And, of course: "The ships hung in the sky in much the same way that bricks don’t."

the one that will always stay with me is “Arthur Dent was grappling with his consciousness the way one grapples with a lost bar of soap in the bath,” i feel like that was the first time i really understood what you could do with words.

drinkmasturbatecry:

nudityandnerdery:

the-fandoms-are-valentines:

grandtheftautosanandreas:

Douglas Adams is the best when it comes to describe characters

they need to teach classes on Douglas Adams analogies okay

He leant tensely against the corridor wall and frowned like a man trying to unbend a corkscrew by telekinesis.”

"Stones, then rocks, then boulders which pranced past him like clumsy puppies, only much, much bigger, much, much harder and heavier, and almost infinitely more likely to kill you if they fell on you.”

"He gazed keenly into the distance and looked as if he would quite like the wind to blow his hair back dramatically at that point, but the wind was busy fooling around with some leaves a little way off.”

"It looked only partly like a spaceship with guidance fins, rocket engines and escape hatches and so on, and a great deal like a small upended Italian bistro.”

"If it was an emotion, it was a totally emotionless one. It was hatred, implacable hatred. It was cold, not like ice is cold, but like a wall is cold. It was impersonal, not as a randomly flung fist in a crowd is impersonal, but like a computer-issued parking summons is impersonal. And it was deadly - again, not like a bullet or a knife is deadly, but like a brick wall across a motorway is deadly.”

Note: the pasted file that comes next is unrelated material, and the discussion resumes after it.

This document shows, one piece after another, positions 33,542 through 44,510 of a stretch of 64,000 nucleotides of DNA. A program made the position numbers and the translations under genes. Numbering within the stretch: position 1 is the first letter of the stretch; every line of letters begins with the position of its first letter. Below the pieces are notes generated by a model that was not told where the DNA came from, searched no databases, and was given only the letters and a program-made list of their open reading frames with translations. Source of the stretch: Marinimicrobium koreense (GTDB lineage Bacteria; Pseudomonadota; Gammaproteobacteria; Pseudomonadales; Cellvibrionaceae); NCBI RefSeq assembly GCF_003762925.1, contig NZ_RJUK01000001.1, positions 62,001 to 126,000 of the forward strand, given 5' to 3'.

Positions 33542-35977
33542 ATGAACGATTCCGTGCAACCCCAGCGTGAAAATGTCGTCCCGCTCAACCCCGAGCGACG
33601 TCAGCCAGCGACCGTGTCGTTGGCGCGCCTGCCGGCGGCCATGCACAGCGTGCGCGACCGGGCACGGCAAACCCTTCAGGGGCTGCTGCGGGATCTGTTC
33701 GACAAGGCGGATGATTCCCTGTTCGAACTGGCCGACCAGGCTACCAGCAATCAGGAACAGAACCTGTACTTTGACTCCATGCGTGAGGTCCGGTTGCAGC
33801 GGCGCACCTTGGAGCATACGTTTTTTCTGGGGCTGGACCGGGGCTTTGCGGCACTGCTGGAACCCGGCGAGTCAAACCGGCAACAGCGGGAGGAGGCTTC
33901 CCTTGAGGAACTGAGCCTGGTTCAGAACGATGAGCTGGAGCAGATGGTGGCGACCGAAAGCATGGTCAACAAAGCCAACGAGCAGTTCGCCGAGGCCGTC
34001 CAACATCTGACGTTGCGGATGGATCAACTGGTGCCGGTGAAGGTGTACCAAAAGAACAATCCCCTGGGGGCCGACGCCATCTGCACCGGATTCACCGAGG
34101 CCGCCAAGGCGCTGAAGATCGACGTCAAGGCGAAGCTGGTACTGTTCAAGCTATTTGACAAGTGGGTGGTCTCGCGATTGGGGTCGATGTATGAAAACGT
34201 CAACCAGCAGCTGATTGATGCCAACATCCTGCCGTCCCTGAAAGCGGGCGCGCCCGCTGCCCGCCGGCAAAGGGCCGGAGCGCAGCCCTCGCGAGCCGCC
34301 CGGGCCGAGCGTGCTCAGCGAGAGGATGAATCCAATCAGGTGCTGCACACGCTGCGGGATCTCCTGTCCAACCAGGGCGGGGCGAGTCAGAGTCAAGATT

And, of course:

"The ships hung in the sky in much the same way that bricks don’t."

the one that will always stay with me is “Arthur Dent was grappling with his consciousness the way one grapples with a lost bar of soap in the bath,” i feel like that was the first time i really understood what you could do with words.

(via modmad)

adventuresofcesium:

adventuresofcesium:

i can’t stop thinking about how the only reason that the fire nation didn’t manage to conquer and destroy the world is because katara flipped a shit on her brother for making a sexist comment and stumbled upon aang in the iceberg

this post is getting notes and now i can’t stop thinking about how much of the plot is driven by katara’s idealism. there’s a reason she’s the one who speaks during the opening credits, reiterating with every episode that she believes Aang can save the world. she gets the story moving through her refusal to put up with bullshit and she takes the gaang on so many of their most meaningful journeys because she never gives up on people and on the possibility of a better future. even when it’s naive and it seems futile, like her speech to the earthbending prisoners or her fight against a sexist waterbending master who would have kicked her ass and thought nothing of it if he hadn’t been in love with her grandmother, she aggressively tries to right every wrong she sees.

i also love the way that she’s both a healer and a warrior. water is seen as a healing and cleansing element, but it can also be fierce and influential. Katara shows that those things aren’t mutually exclusive. her fundamental instinct is to nurture and to protect, and yes, to heal, but she rejects the northern water tribe’s attempts to make her passive and nonviolent. she wants to be a warrior because she recognizes that the only way to heal the world now is to fight for it, and to fight for people even when they don’t think they’re worth fighting for anymore. 

i just fucking love katara.

(via chongthenomad)